Prayer Motives


One morning when getting ready to go to church for our prayer meeting, I joked with my wife that during the meeting I should pray for selfish, silly things just to see how the others would react. I thought about praying for the Lions to win their football game, for the movie, “Thor”, to do well in the box office and other really silly prayers. We had a good laugh because, of course, I know better than to pray for such things. The bible teaches us that we are to pray with the right motives, and selfish prayers are certainly done with selfish motives. James 4:3-4 says:

"When you ask, you do not receive, because you ask with the wrong motives, that you may spend what you get on your own pleasures. You adulterous people, don’t you know that friendship with the world is hatred toward God? Anyone who chooses to be a friend of the world becomes an enemy of God."

The bible teaches us that we should pray with faith. It says that if we pray with doubt, we shouldn’t believe that we’ll receive anything we ask for. But here, it also tells us that we need to pray with the right motives. It just makes sense. Why would we pray to a holy God for something that is clearly not within his will? I’m not saying that we shouldn’t pray for personal needs like a good job, good health, wisdom on how to handle a situation, or things like that. These are things that are very likely what God wants for you. But praying to win the lotto, that you’ll get your favorite video game for your birthday, or that your favorite team will win the Super Bowl is certainly done with the wrong motives. Knowing God’s will, is as simple as getting to know his word. The more we know his word, the more we understand his character and where his heart is. He wants what’s best for us, but he wants our hearts to be right when we ask. And since God is love, I believe that some of the best prayers are prayed with the motive of Godly love.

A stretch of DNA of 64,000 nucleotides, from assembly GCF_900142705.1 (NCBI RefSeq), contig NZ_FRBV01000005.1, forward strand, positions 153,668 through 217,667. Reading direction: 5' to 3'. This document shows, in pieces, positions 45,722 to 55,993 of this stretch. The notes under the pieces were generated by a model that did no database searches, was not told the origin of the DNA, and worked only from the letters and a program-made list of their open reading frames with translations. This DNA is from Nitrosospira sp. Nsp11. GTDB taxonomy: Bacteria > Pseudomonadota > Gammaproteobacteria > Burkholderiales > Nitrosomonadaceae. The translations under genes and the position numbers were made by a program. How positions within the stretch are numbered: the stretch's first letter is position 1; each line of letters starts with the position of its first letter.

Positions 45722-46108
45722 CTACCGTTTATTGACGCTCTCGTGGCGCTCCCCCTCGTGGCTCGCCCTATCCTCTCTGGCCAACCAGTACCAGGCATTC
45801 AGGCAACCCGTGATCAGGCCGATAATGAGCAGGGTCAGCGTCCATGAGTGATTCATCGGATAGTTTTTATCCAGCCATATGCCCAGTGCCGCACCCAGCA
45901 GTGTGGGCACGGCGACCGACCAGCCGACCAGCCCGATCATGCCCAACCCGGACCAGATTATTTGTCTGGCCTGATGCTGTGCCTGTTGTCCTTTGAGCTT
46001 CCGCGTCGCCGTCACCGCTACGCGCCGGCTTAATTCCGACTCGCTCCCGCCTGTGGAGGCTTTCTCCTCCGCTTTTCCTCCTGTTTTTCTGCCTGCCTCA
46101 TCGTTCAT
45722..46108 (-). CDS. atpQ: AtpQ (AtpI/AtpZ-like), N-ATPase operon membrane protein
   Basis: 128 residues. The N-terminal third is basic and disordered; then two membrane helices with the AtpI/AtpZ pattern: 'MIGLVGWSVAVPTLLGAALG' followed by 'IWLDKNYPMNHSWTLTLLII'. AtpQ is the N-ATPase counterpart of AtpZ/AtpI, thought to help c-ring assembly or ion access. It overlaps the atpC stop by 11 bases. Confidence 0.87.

God wants us to pray to him. He really does. The bible tells us that he wants us to bring all types of prayers and petitions to him. But God judges the heart. We need to pray in faith, believing that he will answer our prayers, and praying in humility with the right motives. Love is always the best, safest bet. But God is also our father, and wants what is best for us. He wants us to be healthy, to not be in need, and to not worry. But that does not mean that he wants us to pray for riches, selfish gain or extravagant blessings. No, I’m not God, and I don’t presume to speak for him out of my own knowledge. We have the bible for that. And in James, we’re reminded that motives matter when it comes to our prayers.